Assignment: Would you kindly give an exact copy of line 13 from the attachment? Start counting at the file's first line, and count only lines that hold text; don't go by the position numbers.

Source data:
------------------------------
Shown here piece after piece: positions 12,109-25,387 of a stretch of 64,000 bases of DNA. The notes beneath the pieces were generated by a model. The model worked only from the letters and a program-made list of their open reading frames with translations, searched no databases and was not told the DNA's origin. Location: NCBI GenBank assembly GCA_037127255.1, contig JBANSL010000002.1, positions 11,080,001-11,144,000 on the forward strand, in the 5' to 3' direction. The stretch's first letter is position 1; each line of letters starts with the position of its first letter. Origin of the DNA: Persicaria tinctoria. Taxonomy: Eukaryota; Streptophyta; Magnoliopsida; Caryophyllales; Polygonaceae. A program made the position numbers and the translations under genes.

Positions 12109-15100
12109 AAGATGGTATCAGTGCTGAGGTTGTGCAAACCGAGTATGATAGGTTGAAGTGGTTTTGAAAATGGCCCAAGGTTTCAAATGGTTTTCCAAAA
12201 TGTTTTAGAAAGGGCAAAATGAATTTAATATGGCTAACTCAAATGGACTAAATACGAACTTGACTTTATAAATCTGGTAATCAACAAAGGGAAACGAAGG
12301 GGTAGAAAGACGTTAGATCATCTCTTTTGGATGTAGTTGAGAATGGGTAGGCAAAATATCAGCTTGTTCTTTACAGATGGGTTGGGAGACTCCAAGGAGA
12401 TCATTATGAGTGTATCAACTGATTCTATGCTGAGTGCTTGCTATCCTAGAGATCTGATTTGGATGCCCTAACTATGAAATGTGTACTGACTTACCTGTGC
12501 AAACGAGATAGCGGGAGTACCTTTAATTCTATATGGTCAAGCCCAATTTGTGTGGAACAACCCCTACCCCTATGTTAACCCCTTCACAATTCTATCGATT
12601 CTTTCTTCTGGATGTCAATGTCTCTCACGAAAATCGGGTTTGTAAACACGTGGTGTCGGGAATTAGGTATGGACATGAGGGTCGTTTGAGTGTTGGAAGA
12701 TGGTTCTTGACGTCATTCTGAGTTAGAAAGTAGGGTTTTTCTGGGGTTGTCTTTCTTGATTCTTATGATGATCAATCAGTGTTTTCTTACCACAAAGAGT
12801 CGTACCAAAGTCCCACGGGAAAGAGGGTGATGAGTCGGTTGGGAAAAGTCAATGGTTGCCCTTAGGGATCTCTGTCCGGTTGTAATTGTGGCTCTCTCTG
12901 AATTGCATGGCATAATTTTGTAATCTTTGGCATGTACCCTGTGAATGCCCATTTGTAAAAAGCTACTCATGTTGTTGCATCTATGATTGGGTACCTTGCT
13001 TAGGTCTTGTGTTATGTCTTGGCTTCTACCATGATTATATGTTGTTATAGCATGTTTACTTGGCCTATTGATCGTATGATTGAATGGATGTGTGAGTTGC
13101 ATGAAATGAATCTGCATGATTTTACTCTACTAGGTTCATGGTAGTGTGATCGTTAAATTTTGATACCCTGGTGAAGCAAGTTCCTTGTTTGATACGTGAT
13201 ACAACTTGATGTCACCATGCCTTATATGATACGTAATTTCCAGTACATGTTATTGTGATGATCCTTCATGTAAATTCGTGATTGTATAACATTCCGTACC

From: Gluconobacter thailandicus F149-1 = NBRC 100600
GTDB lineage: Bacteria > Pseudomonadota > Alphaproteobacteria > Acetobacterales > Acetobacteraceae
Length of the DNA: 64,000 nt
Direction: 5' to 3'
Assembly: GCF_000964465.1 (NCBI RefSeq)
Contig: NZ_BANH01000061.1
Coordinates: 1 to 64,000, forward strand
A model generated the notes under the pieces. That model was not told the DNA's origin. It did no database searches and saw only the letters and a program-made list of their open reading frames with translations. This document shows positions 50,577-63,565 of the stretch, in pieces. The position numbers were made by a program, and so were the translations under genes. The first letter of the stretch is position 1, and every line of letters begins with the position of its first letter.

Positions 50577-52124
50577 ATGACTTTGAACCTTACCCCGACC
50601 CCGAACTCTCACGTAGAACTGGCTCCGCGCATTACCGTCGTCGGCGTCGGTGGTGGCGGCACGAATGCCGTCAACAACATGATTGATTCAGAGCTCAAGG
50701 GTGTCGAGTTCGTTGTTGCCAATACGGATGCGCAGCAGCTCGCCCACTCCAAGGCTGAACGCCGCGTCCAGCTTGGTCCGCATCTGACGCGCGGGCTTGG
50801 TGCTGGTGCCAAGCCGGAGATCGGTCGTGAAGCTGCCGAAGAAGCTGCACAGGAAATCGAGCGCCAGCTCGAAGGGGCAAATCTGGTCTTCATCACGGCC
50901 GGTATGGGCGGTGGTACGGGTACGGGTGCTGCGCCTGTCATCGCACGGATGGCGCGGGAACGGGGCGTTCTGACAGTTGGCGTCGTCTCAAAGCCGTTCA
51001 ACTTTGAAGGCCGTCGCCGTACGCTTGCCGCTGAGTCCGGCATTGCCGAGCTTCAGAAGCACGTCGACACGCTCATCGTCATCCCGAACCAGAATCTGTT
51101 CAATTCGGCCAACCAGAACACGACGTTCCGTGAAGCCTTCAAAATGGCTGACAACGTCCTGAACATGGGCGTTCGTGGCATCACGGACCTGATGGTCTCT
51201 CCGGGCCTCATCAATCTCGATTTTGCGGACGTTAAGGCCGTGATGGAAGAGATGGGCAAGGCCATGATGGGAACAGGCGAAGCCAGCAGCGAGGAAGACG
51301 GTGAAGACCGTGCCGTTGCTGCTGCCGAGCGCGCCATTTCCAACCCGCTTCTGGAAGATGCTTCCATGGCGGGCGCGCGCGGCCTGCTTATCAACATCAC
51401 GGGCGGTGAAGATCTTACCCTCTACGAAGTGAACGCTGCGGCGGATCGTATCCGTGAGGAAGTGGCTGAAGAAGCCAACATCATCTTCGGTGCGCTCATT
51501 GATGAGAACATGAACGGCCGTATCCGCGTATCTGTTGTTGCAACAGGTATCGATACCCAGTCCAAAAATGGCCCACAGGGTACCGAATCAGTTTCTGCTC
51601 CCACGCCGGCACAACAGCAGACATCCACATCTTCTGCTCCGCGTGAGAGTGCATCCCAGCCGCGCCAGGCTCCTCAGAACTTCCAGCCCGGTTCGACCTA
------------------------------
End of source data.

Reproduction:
13101 ATGAAATGAATCTGCATGATTTTACTCTACTAGGTTCATGGTAGTGTGATCGTTAAATTTTGATACCCTGGTGAAGCAAGTTCCTTGTTTGATACGTGAT